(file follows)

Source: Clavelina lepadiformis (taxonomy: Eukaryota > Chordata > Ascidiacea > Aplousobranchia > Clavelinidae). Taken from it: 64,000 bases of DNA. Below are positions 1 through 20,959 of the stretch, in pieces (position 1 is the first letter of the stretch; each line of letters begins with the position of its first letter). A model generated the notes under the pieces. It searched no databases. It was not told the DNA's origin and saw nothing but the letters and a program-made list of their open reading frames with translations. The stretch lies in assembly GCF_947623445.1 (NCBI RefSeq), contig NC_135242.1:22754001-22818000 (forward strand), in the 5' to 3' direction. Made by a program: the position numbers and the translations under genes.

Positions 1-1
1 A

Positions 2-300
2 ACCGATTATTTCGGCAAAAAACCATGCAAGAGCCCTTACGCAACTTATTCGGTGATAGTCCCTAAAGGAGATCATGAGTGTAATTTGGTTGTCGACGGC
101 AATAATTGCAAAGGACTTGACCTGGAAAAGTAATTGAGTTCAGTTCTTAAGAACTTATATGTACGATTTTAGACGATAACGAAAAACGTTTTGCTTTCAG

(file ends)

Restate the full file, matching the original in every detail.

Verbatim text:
Source: Clavelina lepadiformis (taxonomy: Eukaryota > Chordata > Ascidiacea > Aplousobranchia > Clavelinidae). Taken from it: 64,000 bases of DNA. Below are positions 1 through 20,959 of the stretch, in pieces (position 1 is the first letter of the stretch; each line of letters begins with the position of its first letter). A model generated the notes under the pieces. It searched no databases. It was not told the DNA's origin and saw nothing but the letters and a program-made list of their open reading frames with translations. The stretch lies in assembly GCF_947623445.1 (NCBI RefSeq), contig NC_135242.1:22754001-22818000 (forward strand), in the 5' to 3' direction. Made by a program: the position numbers and the translations under genes.

Positions 1-1
1 A

Positions 2-300
2 ACCGATTATTTCGGCAAAAAACCATGCAAGAGCCCTTACGCAACTTATTCGGTGATAGTCCCTAAAGGAGATCATGAGTGTAATTTGGTTGTCGACGGC
101 AATAATTGCAAAGGACTTGACCTGGAAAAGTAATTGAGTTCAGTTCTTAAGAACTTATATGTACGATTTTAGACGATAACGAAAAACGTTTTGCTTTCAG